(Actual un-spellchecked book cover, via Amazon.)
“Gunslinger of the bars, where a duel was a fist-fight without weapons or you backed down by calling the bouncers. It was just kicking ass or getting your ass kicked. The gunslinger didn’t care if he won or lost, but only about his personal integrity and being satisfied when he woke up in the morning that he had delivered justice to a deserving cockroach.”
Those are the first lines from the prologue of Bar Brawler, a 306-page semi-autobiographical novel by personal CP hero David “Tank” Abbott. We first heard about this writing project way back in January 2008, when Tank casually mentioned it during an EliteXC press conference before his fight against Kimbo Slice. Bar Brawler was finally published this June, but it flew under our radars until yesterday, when this Sherdog article revealed that the book did in fact exist, and that it’s actually the first in an already-completed trilogy.
So believe it or not, Tank Abbott is already the most prolific novelist in UFC history. But is the book any good? We’ll get to that in a minute. First, here’s the description from Bar Brawler’s Amazon page, which doesn’t inspire much confidence in the quality of the work:
Walter Foxx, Happening* Beach, California’s most feared bar brawler, works at Sea Lion Beach Liquor at night, attends Wong Beach State College in the day, and dishes out street justice in his spare time to the scumbags, posers, wannabes, and bullies of the world who violate his personal code of honor. Driving a 1987 Chevy Sprint with his faithful pit bull Adolf** riding shotgun, Walter and his twisted crew of Poppa Chulo, Rolando, Big Cal, and Gonzo hold court at the Dead Grunion bar where they take on all comers.
When Walter sees a man beating his girlfriend one night and steps in to assist her, he gets punched for his trouble and makes the perp pay. The man has friends in high places, though, and Walter soon finds himself facing felony assault charges that his 600 pound bench-press-fueled fighting skills alone can’t beat.*** As he battles liars on the stand and his own hapless attorney John Wittless**** in a desperate bid to clear his name and avoid prison, Walter struggles to understand what his life means and what his future holds.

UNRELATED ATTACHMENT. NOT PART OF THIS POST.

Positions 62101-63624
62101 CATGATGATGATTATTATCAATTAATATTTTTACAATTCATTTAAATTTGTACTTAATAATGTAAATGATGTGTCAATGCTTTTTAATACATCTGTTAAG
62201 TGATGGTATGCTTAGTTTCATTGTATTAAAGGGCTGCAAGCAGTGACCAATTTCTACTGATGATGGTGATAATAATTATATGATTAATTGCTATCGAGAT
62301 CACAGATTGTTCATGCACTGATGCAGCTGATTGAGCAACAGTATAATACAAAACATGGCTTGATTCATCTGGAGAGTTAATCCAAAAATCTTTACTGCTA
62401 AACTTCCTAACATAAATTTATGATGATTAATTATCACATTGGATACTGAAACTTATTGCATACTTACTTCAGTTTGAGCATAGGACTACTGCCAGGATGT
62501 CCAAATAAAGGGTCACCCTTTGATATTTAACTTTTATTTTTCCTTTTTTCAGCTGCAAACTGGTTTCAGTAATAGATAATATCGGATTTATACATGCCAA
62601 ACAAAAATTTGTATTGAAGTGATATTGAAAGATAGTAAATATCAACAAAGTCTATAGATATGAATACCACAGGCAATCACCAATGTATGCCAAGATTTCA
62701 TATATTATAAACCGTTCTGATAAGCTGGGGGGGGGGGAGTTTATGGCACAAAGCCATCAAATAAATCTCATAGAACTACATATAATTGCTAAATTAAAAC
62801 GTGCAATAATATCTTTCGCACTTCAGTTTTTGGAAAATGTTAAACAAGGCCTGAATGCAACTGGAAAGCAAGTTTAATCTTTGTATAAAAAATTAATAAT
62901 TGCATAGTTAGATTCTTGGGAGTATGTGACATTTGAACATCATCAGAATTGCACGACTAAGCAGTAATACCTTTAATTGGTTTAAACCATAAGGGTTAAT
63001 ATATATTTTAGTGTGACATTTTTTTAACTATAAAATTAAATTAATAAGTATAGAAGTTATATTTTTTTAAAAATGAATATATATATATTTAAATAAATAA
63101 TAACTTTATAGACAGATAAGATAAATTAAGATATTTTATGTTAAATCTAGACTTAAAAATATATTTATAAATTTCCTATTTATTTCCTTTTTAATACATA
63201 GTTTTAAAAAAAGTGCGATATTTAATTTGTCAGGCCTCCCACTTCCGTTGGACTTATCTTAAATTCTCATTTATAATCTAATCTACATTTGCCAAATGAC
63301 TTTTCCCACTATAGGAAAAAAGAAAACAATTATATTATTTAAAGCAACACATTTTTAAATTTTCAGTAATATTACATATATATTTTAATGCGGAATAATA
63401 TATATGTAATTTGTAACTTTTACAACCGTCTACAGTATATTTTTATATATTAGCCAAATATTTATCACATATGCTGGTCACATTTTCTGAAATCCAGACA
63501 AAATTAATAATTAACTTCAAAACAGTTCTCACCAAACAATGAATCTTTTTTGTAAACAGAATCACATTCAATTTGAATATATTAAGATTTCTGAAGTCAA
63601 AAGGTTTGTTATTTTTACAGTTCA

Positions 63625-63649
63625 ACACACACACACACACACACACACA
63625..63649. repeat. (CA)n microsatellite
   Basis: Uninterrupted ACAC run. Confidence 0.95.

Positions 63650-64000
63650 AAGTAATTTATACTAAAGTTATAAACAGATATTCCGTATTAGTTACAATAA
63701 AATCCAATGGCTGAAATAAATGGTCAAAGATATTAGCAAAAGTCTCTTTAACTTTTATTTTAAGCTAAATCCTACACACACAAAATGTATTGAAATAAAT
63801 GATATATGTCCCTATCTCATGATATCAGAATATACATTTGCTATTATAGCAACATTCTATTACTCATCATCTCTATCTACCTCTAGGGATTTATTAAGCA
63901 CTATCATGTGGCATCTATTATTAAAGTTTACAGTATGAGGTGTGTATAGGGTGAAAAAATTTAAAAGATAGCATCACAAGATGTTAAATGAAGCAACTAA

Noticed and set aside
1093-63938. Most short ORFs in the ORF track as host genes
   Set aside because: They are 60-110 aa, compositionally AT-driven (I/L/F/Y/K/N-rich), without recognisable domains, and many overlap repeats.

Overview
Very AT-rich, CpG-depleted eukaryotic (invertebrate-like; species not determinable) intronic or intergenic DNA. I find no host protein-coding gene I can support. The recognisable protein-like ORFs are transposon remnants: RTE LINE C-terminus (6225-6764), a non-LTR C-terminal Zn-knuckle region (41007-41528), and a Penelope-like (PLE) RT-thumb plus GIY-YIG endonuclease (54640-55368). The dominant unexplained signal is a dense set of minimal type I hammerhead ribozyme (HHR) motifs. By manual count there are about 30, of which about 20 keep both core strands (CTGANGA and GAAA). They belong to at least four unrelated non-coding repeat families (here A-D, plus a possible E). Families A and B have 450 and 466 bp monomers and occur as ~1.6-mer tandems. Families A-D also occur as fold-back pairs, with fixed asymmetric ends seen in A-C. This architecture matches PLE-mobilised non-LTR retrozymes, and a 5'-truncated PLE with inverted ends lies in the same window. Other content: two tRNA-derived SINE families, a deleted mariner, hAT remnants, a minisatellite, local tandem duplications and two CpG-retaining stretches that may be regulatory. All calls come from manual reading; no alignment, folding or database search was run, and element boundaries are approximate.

* Could “Happening Beach” be based on Huntington Beach, Tank’s hometown? We don’t know. We just don’t know.
** aka Hitler Dog.
*** That is the greatest line in any Amazon.com book description, ever.
**** Subtle, Tank!
By now, you’re probably thinking this is some oddball vanity project from a man who’s life has recently sunk into a haze of oddball backyard fights and oddball hairpieces. But Tank takes this stuff very, very seriously: ”Every fight in the book has a purpose and a meaning and it’s written very metaphorically,” Abbott told Sherdog. “It’s kind of like ‘Old Man and the Sea.’ It’s about finding your meaning in life and being lucky enough to live it.”
Is Tank Abbott the Ernest Hemingway of MMA? Let me put it this way — I’ve skimmed through several MMA fighter autobiographies over the years, and I’m not going to name names, but judging from the sample pages of Bar Brawler that are available on Amazon (click “Look Inside!” then “Surprise Me!”), Tank Abbott’s book is more entertaining than nearly all of them. Tank’s writing actually reminds me of Andrew Vachss — another writer who skates on the edge of great and terrible — with its terse, hard-boiled lines peppered with stabs of impressionist description (“all form and no substance in his ice cream suit and pompadour blond hair”), and the moral superiority of the tough-guy narrator. Honestly, it’s not bad. Plus, Tank did the painting for the back cover of his book, which is something that Hemingway never did.
The second installment of Tank’s trilogy, Street Warrior, is expected to be released in January.